We leave and stop at a Mister Donut (the El Salvador
franchises of Dunkin’ Donuts). I eat a cheese crepe, though I ordered one with
chorizo. I am not going to send it back.
After lunch, we go to the hospitalito where Archbishop Oscar Romero lived the last few years
of his life and was assassinated by the right wing military and upper class
establishment. We are met by Eva, a woman who is a nun and who had known
Romero, both when he was a parish priest and the archbishop. She told a story
of how the nuns went out into the countryside and brought some education to the
people. The people wanted to learn how to read and write, to understand the
origins of the Bible. The nuns taught them to read, but also taught them to
have skills other than subsistence farming. The women learned to sew and
cooperatives were set up where some bought the cloth, others sewed, and still
others sold the finished products. The men in the village were a bit jealous
and wanted to learn a skill, too. The nun asked what they wanted to do. Well,
they said, we see big things called cars. How about learning a skill to work on
them? So they taught them welding skills and some mechanic work, so when the
men went into the city of San Miguel, they could claim to have a skill and be
After an hour talk we tour the chapel and Romero’s house. The
house is simple, just as Romero wanted it. The nuns built it for him but it had
to be simple or he would refuse to live in it. Two bedrooms, a sitting room,
and a bath. I take pictures as I realize I am the unofficial photographer of
the trip. I am the only one with a decent camera (most take pictures with their
smart phones) and I will put the pictures onto CDs for the group.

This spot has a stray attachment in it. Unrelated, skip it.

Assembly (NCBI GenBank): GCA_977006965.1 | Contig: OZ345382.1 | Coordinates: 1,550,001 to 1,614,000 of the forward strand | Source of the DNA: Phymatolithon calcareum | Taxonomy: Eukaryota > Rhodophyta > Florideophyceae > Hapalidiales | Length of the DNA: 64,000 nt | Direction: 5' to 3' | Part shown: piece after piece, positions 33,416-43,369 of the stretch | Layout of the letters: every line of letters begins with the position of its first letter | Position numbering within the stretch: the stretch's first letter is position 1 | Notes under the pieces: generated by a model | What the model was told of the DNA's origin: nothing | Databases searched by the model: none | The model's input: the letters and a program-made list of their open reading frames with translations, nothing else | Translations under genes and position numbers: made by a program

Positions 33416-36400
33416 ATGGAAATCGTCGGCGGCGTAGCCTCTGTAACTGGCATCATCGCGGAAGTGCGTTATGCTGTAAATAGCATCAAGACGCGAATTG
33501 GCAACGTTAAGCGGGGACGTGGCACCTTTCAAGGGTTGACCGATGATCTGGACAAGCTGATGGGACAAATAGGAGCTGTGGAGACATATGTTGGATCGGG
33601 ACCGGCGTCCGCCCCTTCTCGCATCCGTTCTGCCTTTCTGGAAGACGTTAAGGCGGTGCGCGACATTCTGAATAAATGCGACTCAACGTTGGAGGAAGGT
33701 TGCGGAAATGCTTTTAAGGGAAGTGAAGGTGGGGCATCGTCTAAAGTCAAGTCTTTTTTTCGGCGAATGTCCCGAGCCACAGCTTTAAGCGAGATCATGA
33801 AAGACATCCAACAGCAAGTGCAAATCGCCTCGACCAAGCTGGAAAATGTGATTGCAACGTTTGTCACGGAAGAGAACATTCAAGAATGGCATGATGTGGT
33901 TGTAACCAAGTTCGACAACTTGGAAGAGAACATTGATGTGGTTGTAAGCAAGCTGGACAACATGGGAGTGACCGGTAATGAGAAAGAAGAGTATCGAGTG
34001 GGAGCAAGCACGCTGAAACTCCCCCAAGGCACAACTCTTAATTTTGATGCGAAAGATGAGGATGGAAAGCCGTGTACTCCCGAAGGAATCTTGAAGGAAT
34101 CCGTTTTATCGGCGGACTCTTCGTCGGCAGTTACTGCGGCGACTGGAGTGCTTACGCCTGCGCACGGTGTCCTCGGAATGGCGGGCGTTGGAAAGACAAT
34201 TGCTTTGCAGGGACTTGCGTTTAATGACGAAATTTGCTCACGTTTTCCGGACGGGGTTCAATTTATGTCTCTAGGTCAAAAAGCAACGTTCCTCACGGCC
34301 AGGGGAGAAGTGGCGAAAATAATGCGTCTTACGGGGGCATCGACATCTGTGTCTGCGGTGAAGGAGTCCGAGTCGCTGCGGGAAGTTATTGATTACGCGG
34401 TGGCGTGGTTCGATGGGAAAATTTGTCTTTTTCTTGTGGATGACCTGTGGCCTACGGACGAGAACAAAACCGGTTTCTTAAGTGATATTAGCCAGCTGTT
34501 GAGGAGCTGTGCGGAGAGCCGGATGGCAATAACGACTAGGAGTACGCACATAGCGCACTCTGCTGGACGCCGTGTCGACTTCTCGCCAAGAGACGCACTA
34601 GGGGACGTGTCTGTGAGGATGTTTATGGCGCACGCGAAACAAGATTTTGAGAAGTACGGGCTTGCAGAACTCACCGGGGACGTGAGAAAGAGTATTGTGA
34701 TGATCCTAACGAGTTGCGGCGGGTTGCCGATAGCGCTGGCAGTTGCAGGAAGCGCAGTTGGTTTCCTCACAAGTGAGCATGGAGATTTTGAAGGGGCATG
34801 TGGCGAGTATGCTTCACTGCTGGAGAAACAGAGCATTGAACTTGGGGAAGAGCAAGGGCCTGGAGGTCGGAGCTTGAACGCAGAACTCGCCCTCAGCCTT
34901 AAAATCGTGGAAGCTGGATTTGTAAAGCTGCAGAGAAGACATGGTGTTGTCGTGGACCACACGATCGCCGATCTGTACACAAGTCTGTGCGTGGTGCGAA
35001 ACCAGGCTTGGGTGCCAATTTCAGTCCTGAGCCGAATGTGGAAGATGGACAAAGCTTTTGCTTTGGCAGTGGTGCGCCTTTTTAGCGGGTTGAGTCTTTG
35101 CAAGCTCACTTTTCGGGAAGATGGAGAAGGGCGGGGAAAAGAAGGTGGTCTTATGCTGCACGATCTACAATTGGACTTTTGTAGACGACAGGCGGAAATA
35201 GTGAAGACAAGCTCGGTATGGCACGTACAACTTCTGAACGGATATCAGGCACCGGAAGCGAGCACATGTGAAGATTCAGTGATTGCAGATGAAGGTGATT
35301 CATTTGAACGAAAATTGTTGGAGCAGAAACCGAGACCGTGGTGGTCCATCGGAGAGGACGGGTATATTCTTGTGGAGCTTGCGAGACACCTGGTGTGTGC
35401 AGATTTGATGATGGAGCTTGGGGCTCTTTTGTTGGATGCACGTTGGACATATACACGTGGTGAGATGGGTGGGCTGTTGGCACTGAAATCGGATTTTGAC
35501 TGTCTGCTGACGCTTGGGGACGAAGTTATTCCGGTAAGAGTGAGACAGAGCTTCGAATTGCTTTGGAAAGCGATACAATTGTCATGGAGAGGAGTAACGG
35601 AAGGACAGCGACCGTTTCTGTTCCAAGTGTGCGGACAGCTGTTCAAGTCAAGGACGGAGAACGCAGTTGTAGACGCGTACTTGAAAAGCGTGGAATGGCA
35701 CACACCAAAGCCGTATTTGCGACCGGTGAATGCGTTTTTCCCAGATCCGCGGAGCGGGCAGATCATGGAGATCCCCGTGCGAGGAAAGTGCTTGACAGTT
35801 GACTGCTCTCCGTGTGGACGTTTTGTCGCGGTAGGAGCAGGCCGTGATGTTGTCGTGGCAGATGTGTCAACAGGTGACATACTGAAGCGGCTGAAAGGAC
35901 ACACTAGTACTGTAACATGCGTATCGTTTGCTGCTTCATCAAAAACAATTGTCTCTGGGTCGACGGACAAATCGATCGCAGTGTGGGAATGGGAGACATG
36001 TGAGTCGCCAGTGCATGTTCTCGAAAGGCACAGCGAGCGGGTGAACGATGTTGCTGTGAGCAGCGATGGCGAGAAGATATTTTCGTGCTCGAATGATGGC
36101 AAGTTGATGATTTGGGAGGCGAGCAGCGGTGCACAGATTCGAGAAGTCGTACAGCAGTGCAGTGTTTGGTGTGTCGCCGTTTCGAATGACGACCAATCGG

We return to the hotel and listen to a student, Efraim, who
has received scholarships from his rural community and the Jesuit foundation at
UCA. He tells his story of his family moving from his village in the early days
of the civil war to avoid the death squads. Of losing his mother soon after he
was born, his father leaving to marry another woman and raise a different
family, and being raised by his
grandparents. He tells of his botched
medical procedure when he was two – a doctor severing some nerves in his hip
which will ultimately lead to his losing his left leg before he is 30. He puts
our parent and grandparents stories to shame (you know, the ones where they had
to walk miles through the snow to get to school) as he recounts his 3 ½ hour
walks each way to a school in another community. And that is in the dry season.
When the rains make the river he needs to cross impassable at the usual place,
he must walk an additional ½ hour to a bus which takes another 30 minutes to
get to the school. And only if the bus is running and hasn’t broken down.
Otherwise, he had to walk the rest of the way himself.
His school only goes to the 9th grade and he
stops school for two years. Then a neighboring community opens up a high school
and he finishes high school. His community decides to give him a scholarship to
go to college – he goes but after two years he realizes that it is too easy and
isn’t what he wants. He transfers to UCA and the Jesuits give him a scholarship
for room and board. He has struggled with some of his courses, he loses his leg
and now has a prosthesis. But now, as he is nearing 30 years old, he will
finish college this year.
of the conditions of getting a scholarship is returning to your community after
finishing college. But no one from his community has ever gone back – until
now. He is determined to be the first of his community to return and give back.
And he has a girlfriend and an 11-month old son waiting for his return. He will